Could Kern really be free of drought?
For the first time since 2011, the U.S. Drought Monitor map, produced jointly by the National Oceanic and Atmospheric Administration and the U.S. Department of Agriculture, is showing Kern County to be virtually free of the drought that has plagued the county and the state for more than five years.
But keep that champagne on ice a little bit longer.
Because while the Sierra snowpack is magnificent, and the Kern River is raging, there’s one crucial component of the southern valley’s water health that remains in critical condition: Groundwater.
As of Feb. 21, just 8 percent of Kern — concentrated in the extreme southwestern section of the county — was deemed to be in “moderate drought,” the lowest of the four drought levels, according to the drought map.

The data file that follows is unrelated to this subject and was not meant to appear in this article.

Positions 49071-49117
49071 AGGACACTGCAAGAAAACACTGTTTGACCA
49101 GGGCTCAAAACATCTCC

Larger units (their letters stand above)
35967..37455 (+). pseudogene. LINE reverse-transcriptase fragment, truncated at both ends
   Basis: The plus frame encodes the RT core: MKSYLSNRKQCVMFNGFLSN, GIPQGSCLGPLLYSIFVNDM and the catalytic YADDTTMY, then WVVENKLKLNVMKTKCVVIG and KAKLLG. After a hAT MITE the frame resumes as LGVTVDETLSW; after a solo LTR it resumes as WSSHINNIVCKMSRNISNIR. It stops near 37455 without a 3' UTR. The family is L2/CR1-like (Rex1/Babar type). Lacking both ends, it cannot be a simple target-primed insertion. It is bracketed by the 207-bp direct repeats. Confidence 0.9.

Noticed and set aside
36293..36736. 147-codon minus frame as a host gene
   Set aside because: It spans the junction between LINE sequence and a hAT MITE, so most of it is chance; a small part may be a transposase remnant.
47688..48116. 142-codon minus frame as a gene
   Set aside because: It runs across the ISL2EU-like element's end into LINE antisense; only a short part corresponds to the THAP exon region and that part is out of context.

Nearly 39 percent, also on the south and west sides of the county, was still categorized as abnormally dry.
But what a difference several weeks of winter storms can make.
“We have had a wonderful start to the water year,” said the City of Bakersfield’s Water Resources Manager Art Chianello.
But the groundwater problem, Chianello said, is not going to be solved in a single year.
According to the drought map, the Southern Sierra Tulare Basin for Feb. 21 showed 223 percent of average precipitation for the date, which is very near the 1968-1969 record.
And the city still has a responsibility to meet its water conservation goals, Chianello said.